Florida High-School Athletes Having to Disclose Menstrual History Questions Privacy


Anthony Abrahantes

Making the menstrual history questions on physical forms mandatory is a clear invasion of privacy.

As the proverb states, “bad things always come in threes:” Florida is once again at risk of suffering the consequences of what would be an inadmissible decision, this time made by the Florida High School Athletic Association’s Sports Medicine Advisory Committee.

What started as “Don’t say Gay” became “Don’t say Black” and is now turning into “Don’t say Privacy.” A clear shot at investigating one’s reproductive health, high-school athletes in Fla. are at risk of having to disclose information about their menstrual history, conveniently closely after the recent Supreme Court decision of overturning Roe v. Wade.

Initially starting as a delusional idea once more born in Ron DeSantis’s Fla., the FHSAA is currently reviewing the idea of making the questions about menstrual history mandatory instead of optional. This would affect all female high school athletes in the state, as this inquiry will be placed on all Physical Evaluation Forms for participation in any school sports. An attack towards female rights, this decision will determine if athletes will be restricted in the future.

“My reaction to this draft is disappointment and disbelief because I find it very weird that we might be forced to share our own menstrual information just to be able to participate in sports. The system of physicals without this new rule has worked for years and years so I do not understand how this will improve the system at all,” sophomore Priscilla Scullin said.

The gap between male and female participation in sports will only worsen with the approval of this decision. (Laura Ridoux)

The debate started by this proposal demonstrates how irrational it is, as backlash has been heard from both medical professionals and concerned parents. If medicine is not enough proof to illustrate the ridicule of such an idea even being considered, then what has happened to credibility and research over politics? A clear manipulation to spark controversy close to the imminent presidential election of 2024, DeSantis is clearly trying to use sports as part of his campaign.

Political campaign or not, this decision has some preoccupying privacy concerns attached to it. Disclosing this kind of information is an evident breach of privacy; no one should be obliged to answer such intrusive questions which do not have any medical purpose behind them, especially as minors. At a time where the procreative liberties of women in the United States are threatened, this private yet evidently politically influenced committee would be requesting details about an athlete’s menstrual history, questioning if there is a hidden purpose for this sudden interest.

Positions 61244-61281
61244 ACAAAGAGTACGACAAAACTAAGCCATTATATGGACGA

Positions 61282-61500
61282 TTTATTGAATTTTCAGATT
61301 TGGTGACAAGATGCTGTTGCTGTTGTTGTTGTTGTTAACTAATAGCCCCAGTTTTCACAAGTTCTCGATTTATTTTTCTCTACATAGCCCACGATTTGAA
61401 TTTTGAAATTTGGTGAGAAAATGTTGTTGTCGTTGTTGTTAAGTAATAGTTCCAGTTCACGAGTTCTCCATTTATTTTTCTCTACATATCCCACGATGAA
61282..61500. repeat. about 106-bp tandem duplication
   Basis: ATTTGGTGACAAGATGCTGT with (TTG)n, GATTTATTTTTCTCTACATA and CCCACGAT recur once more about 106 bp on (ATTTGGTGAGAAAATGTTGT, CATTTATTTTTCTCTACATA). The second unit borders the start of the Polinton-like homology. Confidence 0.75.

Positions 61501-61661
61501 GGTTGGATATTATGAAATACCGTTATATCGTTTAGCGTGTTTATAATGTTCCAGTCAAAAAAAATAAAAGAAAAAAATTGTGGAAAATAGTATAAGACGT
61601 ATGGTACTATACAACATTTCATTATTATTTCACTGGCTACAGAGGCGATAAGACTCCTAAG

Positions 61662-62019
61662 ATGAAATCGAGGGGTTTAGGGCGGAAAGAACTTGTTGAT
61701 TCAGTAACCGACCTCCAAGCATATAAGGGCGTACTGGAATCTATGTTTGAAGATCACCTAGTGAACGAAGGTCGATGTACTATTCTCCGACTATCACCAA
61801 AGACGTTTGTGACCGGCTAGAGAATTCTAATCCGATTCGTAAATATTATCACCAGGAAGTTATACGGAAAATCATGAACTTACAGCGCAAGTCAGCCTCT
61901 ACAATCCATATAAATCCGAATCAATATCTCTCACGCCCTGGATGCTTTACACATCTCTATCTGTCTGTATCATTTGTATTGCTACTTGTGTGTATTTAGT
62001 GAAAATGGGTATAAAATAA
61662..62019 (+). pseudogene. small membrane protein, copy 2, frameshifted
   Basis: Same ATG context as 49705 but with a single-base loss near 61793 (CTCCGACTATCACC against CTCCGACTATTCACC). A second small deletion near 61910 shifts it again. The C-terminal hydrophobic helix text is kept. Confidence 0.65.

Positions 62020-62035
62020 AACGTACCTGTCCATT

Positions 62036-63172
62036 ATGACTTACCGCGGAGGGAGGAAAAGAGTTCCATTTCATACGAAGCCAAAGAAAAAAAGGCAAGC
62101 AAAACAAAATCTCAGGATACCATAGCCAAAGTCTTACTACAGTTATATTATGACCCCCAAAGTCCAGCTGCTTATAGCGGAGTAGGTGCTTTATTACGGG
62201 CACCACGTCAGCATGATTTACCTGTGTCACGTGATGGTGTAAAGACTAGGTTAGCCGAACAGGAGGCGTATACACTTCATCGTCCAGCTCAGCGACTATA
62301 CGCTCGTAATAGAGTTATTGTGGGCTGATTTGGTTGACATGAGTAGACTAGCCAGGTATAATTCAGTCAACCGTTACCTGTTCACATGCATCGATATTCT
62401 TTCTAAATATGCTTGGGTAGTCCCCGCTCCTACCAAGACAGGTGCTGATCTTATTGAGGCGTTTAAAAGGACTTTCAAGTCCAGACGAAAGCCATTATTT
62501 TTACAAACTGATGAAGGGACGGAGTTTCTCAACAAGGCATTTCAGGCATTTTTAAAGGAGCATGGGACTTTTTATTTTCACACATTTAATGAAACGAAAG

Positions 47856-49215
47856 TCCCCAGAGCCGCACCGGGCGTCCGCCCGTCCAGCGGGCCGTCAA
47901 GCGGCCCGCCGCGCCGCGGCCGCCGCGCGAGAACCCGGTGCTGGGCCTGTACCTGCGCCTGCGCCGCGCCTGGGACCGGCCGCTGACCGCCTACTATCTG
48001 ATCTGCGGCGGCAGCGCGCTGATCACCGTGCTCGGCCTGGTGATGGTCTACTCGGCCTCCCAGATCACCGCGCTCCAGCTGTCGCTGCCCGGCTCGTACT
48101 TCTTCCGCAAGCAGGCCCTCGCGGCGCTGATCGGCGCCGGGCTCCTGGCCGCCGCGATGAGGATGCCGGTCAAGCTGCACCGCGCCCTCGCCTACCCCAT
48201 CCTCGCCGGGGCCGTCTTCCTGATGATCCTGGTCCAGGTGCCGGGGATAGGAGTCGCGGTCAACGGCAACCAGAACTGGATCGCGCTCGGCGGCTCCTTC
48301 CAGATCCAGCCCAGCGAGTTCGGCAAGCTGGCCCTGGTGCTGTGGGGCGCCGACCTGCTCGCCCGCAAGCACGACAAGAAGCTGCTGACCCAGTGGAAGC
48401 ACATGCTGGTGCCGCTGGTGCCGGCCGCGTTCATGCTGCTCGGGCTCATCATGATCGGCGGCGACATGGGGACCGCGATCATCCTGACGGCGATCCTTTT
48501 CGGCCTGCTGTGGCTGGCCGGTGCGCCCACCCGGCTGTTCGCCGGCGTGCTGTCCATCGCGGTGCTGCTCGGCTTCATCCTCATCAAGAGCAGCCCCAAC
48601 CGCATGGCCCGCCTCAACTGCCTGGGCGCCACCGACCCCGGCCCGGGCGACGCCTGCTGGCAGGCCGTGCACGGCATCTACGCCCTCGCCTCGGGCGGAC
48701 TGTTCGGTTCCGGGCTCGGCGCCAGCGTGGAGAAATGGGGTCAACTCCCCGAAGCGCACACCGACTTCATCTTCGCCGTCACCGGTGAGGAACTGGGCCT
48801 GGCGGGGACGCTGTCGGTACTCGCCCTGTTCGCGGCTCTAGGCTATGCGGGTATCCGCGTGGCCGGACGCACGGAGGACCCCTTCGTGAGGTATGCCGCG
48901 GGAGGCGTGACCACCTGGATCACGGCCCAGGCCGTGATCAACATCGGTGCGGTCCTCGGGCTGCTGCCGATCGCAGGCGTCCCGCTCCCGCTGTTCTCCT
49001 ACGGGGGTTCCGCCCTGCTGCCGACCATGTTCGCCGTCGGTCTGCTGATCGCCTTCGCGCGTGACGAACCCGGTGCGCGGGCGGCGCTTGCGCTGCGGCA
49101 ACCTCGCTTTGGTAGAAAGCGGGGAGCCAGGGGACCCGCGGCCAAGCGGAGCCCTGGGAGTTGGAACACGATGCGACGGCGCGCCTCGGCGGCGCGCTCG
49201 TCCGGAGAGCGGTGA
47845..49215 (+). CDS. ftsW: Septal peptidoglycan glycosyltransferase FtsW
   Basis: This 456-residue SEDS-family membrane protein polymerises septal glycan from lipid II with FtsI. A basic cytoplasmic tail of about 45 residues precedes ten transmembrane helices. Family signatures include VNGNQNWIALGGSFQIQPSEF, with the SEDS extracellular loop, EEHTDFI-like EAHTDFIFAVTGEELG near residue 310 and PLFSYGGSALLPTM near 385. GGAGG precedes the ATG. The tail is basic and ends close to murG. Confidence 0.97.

“I think that there is an ulterior motive: wanting to limit reproductive rights. I know many people who have stopped using period calendar apps just because of the possibility of the government accessing such info. I think this is an invasion of privacy and it should be left to the athlete to decide whether or not to disclose their menstrual cycles,” junior Andrea Mase said.

An immediate effect of this decision would be the reluctance of female athletes to join sports. Already at a disadvantage in society due to stereotypes and physical body abilities, females are less likely to reach success than males due to reduced access to resources and training. Forcing the release of one’s menstrual history will lead to a drastic drop in female athletes participating in sports. Playing in a high school varsity sports team helps with earning scholarships and jumpstarts life as a professional, a great way for athletes to get into their dream college or receive an education without having to worry about finances.

Should the FHSAA make the menstrual history questions on physical forms mandatory?


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“I think it’s discriminatory to ask female athletes to disclose their menstrual history on their physical. Not only can this lead to discrimination against trans athletes but it is deeply invasive. Menstrual histories are private and personal to the person they belong to. One does not necessarily want their coach or school to know their menstrual history for various reasons. Also, this installs a clear difference between genders that is unnecessary on many levels,” junior Daphne Renoux said.

Intending to block this draft from becoming reality, high school students and parents have asserted their disagreement with this measure. Now left in the hands of the FHSAA, this careless decision could impact the lives of female student athletes and bury the state into further gender injustices and lack of reproductive health access.